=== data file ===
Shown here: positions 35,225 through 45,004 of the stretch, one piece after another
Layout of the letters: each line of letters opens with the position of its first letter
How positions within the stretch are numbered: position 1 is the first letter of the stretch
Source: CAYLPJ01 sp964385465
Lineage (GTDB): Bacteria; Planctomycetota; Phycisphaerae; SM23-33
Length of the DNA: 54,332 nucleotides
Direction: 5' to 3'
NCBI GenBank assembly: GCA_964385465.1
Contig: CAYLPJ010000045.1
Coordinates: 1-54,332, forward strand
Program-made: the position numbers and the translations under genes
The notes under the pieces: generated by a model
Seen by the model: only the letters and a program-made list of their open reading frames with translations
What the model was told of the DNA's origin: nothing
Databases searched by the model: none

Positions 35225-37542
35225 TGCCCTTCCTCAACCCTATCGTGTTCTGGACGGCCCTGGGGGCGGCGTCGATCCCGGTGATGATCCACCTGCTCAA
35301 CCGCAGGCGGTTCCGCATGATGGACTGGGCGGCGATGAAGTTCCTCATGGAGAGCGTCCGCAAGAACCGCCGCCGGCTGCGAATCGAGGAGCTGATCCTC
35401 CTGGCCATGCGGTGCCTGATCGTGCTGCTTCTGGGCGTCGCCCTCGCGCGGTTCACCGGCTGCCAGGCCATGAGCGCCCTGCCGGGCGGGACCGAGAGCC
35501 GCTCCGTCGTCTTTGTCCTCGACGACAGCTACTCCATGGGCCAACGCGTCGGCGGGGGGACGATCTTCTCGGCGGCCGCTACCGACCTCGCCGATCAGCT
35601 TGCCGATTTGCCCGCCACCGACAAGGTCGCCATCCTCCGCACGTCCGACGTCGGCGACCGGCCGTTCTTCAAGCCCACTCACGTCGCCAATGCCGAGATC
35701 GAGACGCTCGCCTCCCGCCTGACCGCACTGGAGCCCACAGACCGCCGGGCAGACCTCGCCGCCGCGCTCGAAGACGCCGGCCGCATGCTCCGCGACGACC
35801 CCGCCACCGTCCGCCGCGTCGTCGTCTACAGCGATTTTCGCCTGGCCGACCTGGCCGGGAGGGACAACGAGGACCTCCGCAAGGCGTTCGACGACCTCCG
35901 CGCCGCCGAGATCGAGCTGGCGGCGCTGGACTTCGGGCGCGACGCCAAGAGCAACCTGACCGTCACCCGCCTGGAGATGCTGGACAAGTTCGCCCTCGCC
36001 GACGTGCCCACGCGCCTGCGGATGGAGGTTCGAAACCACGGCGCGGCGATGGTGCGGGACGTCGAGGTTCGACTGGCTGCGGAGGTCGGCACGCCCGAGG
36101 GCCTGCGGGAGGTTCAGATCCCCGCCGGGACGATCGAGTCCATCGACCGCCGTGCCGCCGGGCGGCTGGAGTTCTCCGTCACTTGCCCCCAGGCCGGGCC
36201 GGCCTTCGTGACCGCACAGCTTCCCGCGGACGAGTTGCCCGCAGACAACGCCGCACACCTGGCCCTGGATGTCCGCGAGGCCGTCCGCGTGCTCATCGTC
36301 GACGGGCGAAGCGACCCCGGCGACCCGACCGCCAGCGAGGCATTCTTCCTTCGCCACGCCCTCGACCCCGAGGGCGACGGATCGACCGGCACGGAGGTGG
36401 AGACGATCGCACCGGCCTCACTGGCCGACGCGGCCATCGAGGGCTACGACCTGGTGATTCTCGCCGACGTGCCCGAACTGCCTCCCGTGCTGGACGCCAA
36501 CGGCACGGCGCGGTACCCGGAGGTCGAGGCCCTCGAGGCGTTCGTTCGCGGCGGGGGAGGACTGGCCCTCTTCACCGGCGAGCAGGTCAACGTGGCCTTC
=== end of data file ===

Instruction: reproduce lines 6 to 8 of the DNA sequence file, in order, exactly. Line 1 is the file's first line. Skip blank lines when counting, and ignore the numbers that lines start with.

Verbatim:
Length of the DNA: 54,332 nucleotides
Direction: 5' to 3'
NCBI GenBank assembly: GCA_964385465.1